Putting tech out to pasture

Pay very close attention to age of Black Friday sale items. In many cases, they’re older models. These models may have been clearance prices already. These are the only ones that, relatively speaking, may be worth a wait on line. Granted, they’re older technology, but they’re being severely discounted to make room for the shiny new devices. Unless you’re a tech-nut who absolutely needs the latest gadget, you can certainly find some good deals. Certainly, I don’t think that’s ever been any big secret.

Watch the model numbers

Where the smoke and mirrors can come in, are in the slight distinctions. You can expect to find a lot of the retail powerhouses pull in subpar models from big name manufacturers they normally wouldn’t carry; items that don’t meet specific criteria but are certainly cheap enough to make it seem like the laptop or GPS being sold is a good deal. Oftentimes, these devices may be very similar to models already being carried; say, the Generic Brand 50XA may be an item normally carried, and on Black Friday, the 50XA1 is being sold for an unfathomable price. That may very well be because that slight differentiator could mean a huge difference in included features or quality of parts. Just because it’s a Samsung television or an HP laptop does not mean it’s automatically of the same quality as what you’d buy otherwise.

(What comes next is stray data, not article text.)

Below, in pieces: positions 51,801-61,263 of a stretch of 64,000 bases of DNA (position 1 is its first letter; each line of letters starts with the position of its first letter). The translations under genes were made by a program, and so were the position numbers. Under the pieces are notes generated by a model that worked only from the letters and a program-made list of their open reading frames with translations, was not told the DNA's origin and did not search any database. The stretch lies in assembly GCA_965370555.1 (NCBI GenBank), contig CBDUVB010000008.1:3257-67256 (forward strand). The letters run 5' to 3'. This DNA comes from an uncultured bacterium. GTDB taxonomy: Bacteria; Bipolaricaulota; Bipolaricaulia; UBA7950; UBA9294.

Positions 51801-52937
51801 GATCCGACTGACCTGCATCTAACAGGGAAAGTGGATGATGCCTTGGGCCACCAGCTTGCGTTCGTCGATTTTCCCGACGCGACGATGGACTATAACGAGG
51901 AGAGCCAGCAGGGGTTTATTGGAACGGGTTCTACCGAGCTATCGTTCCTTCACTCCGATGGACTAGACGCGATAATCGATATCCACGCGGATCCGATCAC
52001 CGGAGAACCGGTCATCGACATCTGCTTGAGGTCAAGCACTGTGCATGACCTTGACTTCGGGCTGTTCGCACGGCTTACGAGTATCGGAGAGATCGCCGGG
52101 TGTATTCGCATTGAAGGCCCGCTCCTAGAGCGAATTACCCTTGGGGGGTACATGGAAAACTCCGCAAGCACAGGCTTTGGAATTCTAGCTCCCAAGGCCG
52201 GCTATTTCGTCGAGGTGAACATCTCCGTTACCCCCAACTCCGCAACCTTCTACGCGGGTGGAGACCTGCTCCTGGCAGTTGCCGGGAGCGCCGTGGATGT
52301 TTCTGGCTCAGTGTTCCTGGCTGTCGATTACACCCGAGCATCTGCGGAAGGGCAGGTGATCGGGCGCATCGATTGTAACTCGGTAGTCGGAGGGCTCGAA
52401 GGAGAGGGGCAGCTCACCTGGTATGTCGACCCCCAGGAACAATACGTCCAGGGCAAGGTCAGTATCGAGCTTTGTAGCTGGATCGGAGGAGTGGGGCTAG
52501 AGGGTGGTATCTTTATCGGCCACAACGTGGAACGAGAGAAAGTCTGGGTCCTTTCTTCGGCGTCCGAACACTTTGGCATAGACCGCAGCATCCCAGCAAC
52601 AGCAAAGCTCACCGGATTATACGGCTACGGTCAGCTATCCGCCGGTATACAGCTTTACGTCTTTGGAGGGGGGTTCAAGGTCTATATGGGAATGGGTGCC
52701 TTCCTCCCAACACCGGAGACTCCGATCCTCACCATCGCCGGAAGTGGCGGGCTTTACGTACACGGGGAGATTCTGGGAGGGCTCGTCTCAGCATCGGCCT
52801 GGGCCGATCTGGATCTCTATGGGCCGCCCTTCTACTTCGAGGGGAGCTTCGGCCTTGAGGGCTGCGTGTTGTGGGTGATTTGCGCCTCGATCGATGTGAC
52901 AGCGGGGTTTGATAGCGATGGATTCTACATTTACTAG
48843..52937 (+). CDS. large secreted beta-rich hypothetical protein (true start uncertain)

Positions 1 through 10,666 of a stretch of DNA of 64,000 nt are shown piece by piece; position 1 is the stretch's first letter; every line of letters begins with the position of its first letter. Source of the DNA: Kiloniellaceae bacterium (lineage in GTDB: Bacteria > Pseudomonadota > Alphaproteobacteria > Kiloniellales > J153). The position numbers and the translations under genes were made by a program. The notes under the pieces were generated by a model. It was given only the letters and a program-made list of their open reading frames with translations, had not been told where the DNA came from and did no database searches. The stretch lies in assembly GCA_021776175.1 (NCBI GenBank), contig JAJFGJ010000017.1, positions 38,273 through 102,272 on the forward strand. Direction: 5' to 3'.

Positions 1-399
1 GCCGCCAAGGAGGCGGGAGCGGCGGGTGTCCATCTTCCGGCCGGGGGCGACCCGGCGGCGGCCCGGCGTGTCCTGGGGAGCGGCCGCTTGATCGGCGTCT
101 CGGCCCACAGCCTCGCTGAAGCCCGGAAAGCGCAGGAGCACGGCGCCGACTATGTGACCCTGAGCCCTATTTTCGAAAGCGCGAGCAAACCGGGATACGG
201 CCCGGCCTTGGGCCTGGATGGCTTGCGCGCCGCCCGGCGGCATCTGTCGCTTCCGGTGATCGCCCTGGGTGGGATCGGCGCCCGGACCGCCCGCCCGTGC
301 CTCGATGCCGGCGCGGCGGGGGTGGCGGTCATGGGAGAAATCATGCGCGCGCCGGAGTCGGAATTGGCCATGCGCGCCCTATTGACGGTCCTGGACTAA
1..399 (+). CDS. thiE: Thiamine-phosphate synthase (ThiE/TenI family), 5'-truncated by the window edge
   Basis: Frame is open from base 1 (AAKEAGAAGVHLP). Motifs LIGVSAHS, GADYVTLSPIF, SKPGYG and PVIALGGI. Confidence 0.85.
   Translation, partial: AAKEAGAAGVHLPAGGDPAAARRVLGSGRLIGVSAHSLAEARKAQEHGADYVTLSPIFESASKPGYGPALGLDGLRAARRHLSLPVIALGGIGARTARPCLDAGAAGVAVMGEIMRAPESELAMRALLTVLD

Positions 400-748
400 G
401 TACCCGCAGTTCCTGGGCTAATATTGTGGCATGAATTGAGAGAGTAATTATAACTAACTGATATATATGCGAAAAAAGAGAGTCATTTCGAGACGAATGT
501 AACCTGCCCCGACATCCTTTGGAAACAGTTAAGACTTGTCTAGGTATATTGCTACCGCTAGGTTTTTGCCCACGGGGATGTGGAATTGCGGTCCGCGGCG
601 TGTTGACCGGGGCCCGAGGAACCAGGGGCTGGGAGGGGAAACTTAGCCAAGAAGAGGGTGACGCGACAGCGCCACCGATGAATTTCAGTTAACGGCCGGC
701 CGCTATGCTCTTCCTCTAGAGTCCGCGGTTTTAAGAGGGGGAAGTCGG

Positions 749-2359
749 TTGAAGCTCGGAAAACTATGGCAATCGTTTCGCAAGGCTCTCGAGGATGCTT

Safe bets

The only sales that I can guarantee where you are absolutely safe on Black Friday are going to be the various forms of media: CDs, Blu ray players and DVDs, and video games. There’s no “alternate models” or bootleg versions being sold at major retailers (just make sure you don’t make your purchases from the guy peddling a potpourri of titles spread over a blanket outside the store). In that respect, there’s an obvious face value associated with them, and you can immediately understand what you are paying for. In every other respect, do some research in advance and really weigh the value of your time versus the money being saved. It can be hard to justify an entire night of waiting in sub-zero temperatures to save $60 on a stack of Blu-ray discs.


The bottom line, though, is that regardless of how much I say, or inform you that you certainly will never find me out on any one of those lines, people will absolutely show up for Black Friday sales. For some, their time is worth the couple hundred dollars they’re saving; in fact, perhaps this sale will allow them to afford all of their families Christmas presents. For others, it isn’t about the savings—it’s the tradition. There are those of you who bond with your family as you wait in the dead (possibly cold, depending on your location) of night because you are the Alpha shopper; this is as much a display of the power of body as it is frugal shopping ability.

I can’t profess that I ever intended to sway any of you, nor to pass judgment, simply to inform you all that you are, in no small sense, completely insane.

This article first appeared in Digital Trends.

Comment by FreeSpiritMom44, posted 11/26/2010, 12:31 AM:

I bought my "Black Friday" deals online this year..also, if you wait until Cyber Monday they will be having even better deals to buy online. I purchased a PS3 and Move game for only $399 online. Beat the crowds and try shopping online.